Missouri Not Immune in Water District Dispute

     (CN) – The Metropolitan St. Louis Sewer District can ask Missouri to cover the costs of cleaning up its piping systems to eliminate raw sewage overflow, the 8th Circuit ruled. The court said the state waived its sovereign immunity when it chose to sue the water district as a co-plaintiff.

     The United States and Missouri sued the water district under the Clean Water Act, saying the district needed to better manage the wastewater and stormwater systems that served 1.4 million residential and commercial users in the St. Louis area.
     The water district argued that the state Constitution limits its ability to levy taxes and otherwise raise the money needed to comply with federal regulations. Its counterclaim alleged that, because its hands were tied, the state can’t hold it liable for the costs of compliance.
     The state moved to dismiss the counterclaims, asserting its sovereign immunity under the 11th Amendment. It also pointed out that it had only joined the lawsuit based on a provision of the Clean Water Act that required it to do so. It did not waive its sovereign immunity simply by following the law, Missouri argued.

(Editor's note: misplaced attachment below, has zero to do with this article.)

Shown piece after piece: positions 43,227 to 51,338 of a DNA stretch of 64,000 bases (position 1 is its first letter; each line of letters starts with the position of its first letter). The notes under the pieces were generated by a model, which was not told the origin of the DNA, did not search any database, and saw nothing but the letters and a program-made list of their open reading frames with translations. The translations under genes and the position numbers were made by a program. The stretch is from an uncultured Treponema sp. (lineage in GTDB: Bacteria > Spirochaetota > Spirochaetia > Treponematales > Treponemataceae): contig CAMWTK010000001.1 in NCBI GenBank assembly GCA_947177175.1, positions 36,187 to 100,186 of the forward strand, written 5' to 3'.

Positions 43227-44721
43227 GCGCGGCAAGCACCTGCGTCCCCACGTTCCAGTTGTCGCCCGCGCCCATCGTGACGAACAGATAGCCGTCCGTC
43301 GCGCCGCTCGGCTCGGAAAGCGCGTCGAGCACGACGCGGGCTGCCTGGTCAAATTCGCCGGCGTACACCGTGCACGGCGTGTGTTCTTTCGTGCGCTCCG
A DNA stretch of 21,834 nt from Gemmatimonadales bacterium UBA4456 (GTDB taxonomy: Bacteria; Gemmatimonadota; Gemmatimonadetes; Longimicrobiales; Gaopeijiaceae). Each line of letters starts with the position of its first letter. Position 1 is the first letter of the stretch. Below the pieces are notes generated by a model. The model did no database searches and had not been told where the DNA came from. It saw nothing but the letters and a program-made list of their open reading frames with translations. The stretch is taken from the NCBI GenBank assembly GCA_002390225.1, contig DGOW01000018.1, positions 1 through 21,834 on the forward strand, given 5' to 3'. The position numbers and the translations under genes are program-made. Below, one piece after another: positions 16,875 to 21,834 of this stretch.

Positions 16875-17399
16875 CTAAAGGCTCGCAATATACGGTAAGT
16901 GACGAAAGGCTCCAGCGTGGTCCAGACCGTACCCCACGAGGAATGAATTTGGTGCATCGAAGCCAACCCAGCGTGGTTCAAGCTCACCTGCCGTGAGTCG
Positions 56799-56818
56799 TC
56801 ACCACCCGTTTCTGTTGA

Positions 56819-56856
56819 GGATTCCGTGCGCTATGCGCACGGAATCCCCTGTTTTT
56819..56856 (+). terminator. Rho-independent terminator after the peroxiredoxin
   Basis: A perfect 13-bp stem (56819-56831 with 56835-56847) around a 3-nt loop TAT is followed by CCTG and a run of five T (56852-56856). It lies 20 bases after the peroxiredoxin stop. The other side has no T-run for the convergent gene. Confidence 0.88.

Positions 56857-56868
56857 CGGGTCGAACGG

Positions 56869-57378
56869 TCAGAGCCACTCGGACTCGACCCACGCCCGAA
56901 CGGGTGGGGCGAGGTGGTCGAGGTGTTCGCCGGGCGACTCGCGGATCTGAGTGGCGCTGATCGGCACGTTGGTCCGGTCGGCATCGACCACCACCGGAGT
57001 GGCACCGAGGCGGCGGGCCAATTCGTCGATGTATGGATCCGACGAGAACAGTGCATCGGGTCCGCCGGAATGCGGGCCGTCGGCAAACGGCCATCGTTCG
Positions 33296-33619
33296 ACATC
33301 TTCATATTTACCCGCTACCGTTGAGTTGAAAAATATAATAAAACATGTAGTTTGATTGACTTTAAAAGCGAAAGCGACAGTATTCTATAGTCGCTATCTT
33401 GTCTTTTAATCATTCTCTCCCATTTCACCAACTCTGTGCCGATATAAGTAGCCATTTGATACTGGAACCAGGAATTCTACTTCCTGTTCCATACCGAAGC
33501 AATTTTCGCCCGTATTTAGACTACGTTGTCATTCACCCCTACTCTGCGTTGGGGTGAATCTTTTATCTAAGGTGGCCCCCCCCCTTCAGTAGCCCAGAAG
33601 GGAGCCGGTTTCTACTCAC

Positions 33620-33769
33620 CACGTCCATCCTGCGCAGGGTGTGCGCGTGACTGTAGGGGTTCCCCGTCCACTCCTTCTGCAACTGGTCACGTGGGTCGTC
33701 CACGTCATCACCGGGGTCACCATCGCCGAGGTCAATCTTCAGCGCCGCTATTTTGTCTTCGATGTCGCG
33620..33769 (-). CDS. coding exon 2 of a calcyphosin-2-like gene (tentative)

The St. Louis-based appeals court affirmed the lower court’s denial of the state’s motion.
     “We conclude that by choosing to proceed in this action as a plaintiff, the state of Missouri waived its immunity,” Judge Murphy wrote. “There is no indication in the record that Missouri was reluctant to proceed as a co-plaintiff since it participated in filing the original complaint with the United States rather than being forcibly joined in the litigation at a later time.”

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